November 14, 2007 in Nation/World

New Orleans aquarium hooked by FEMA rules

John Moreno Gonzales Associated Press
 
File Associated Press photo

James Arnold, curator of life support at the Aquarium of the Americas in New Orleans, checks on a hogfish and squirrelfish he caught from the reef off Big Pine Key in Florida in April 2006. Associated Press
(Full-size photo)

NEW ORLEANS – In what some see as another bureaucratic absurdity after Hurricane Katrina, FEMA is refusing to pick up the cost of restocking New Orleans’ aquarium because of how the new fish were obtained: straight from the sea.

FEMA would have been willing to pay more than $600,000 for the fish if they had been bought from commercial suppliers. But the agency is balking because the Audubon Aquarium of the Americas went out and replaced the dead fish the old-fashioned way, with hooks and nets. That expedition saved the taxpayers a half-million dollars but did not comply with FEMA regulations.

“You get to the point where the red tape has so overwhelmed the process that there’s not a lot you can do to actually be effective,” Warren Eller, associate director of the Stephenson Disaster Management Institute at Louisiana State University, said of FEMA’s actions.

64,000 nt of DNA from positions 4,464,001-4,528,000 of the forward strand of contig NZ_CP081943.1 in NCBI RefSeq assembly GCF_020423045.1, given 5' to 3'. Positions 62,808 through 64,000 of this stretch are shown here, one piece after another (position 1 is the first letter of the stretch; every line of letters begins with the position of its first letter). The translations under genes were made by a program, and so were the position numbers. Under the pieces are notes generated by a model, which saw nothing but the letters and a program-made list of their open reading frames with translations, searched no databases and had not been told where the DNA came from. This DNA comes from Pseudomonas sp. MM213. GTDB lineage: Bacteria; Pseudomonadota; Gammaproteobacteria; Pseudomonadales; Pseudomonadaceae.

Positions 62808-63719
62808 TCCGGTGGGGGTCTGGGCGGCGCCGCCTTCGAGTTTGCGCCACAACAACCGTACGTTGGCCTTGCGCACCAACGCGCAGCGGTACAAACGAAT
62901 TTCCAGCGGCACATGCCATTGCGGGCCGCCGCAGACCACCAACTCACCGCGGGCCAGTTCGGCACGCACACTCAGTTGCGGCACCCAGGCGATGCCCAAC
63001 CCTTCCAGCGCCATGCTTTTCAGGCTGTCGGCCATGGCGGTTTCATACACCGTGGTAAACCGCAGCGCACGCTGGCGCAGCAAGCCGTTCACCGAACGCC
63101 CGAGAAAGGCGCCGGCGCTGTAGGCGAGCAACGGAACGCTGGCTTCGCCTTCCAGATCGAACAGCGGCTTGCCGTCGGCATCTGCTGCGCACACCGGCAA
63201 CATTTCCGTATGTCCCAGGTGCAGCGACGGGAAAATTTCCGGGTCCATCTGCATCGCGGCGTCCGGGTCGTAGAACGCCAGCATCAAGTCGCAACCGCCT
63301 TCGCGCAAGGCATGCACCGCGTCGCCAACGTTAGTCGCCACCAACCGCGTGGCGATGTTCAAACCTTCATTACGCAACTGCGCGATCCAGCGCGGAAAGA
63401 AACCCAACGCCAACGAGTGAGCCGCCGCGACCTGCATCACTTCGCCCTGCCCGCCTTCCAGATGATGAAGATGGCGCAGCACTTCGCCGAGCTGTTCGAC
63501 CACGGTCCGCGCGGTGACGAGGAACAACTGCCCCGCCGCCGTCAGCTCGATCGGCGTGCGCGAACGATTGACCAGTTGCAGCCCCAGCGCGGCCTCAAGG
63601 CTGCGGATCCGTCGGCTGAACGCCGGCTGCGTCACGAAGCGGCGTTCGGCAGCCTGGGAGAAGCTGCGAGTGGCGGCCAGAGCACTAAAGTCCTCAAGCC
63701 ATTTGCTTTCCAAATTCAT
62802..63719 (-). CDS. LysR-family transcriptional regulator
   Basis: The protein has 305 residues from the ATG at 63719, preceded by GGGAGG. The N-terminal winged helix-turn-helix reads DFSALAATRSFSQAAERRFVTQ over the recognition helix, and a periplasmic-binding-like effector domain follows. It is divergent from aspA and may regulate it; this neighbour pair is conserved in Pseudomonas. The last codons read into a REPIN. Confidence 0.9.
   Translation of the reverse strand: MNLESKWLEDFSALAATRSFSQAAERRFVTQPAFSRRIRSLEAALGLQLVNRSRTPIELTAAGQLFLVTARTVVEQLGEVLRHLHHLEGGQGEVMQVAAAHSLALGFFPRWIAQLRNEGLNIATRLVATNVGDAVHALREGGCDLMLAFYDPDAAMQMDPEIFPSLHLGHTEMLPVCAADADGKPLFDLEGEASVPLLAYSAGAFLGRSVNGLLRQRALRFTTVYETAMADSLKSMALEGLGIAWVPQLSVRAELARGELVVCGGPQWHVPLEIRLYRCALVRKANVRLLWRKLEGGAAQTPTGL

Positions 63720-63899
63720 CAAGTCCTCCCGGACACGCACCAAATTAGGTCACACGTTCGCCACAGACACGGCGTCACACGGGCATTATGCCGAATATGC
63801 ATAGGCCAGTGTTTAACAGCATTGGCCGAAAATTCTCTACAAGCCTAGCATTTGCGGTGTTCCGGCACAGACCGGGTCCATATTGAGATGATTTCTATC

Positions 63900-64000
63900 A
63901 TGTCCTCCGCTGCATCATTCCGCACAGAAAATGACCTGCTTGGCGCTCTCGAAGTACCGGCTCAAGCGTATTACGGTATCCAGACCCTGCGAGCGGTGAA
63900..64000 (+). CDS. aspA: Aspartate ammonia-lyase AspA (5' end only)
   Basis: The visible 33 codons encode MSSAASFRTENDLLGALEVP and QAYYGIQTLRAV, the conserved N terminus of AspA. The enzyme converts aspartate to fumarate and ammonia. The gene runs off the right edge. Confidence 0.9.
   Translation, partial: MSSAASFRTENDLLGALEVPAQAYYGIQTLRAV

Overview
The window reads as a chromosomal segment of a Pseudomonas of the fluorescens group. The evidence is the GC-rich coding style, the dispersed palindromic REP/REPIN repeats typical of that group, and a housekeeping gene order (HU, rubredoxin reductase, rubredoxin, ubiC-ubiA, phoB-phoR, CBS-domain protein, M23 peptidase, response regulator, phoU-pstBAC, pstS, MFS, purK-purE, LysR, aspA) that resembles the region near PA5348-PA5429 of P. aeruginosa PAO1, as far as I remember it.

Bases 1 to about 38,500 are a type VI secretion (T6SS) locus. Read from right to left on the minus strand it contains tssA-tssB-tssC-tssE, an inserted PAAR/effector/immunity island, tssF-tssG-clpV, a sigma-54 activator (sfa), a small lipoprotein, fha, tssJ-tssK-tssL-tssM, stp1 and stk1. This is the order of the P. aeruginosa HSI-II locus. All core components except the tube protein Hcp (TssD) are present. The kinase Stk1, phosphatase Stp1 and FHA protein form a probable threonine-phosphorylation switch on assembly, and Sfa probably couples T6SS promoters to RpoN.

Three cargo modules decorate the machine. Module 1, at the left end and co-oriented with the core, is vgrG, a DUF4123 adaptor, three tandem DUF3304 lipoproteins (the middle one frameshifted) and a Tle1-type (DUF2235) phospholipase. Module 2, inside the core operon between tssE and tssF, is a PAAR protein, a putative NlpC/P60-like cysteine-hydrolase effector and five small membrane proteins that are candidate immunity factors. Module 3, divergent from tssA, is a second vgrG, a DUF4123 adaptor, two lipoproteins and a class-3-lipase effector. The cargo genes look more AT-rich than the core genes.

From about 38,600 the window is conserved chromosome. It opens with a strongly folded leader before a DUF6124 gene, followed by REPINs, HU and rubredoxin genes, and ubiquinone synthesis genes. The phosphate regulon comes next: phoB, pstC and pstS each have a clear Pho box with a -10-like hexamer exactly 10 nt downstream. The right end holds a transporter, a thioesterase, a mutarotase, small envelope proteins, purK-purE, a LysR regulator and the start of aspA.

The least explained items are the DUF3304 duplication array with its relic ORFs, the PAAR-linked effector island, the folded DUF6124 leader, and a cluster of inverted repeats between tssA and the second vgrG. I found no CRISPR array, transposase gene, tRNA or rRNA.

Katrina knocked out power to the tourist attraction at the edge of the French Quarter in August 2005, and the staff returned days four days later to find sharks, tropical fish, jellyfish and thousands of other creatures dead in their tanks.

Aquarium officials wanted to reopen the place quickly. So even before the $616,000 commitment from the Federal Emergency Management Agency came through, they sent a team on an expedition to the Gulf of Mexico, the Florida Keys and Bahamas, where they caught 1,681 fish for $99,766.

Despite the clear savings, the dispute has dragged on for 17 months.

“FEMA does not consider it reasonable when an applicant takes excursions to collect specimens,” FEMA quality control manager Barb Schweda wrote in a 2006 e-mail. “They must be obtained through a reputable sources where, again, the item is commercially available.”

FEMA’s refusal to reimburse the aquarium is grounded in the Stafford Act, the federal law governing disaster aid that has been criticized as inadequate for Katrina recovery. The Stafford Act says facilities can only be returned to their pre-disaster condition, not improved. Under those rules, the aquarium would have to buy fish of the approximate age and size of the lost specimens.

State experts and others counter that acquiring thousands of duplicates in the marketplace is nearly impossible and a waste of public money.

“You can go out in the commercial market and buy a clownfish. You can also go out and capture it. And if you’re capturing fish to fill an aquarium, it is much more cost-effective. Talk about being good stewards of the taxpayer dollar,” said Rick Patterson, a specialist with James Lee Witt Associates, a firm that mediates Louisiana’s disputes with FEMA. The firm is led by Witt, FEMA director during the Clinton administration.

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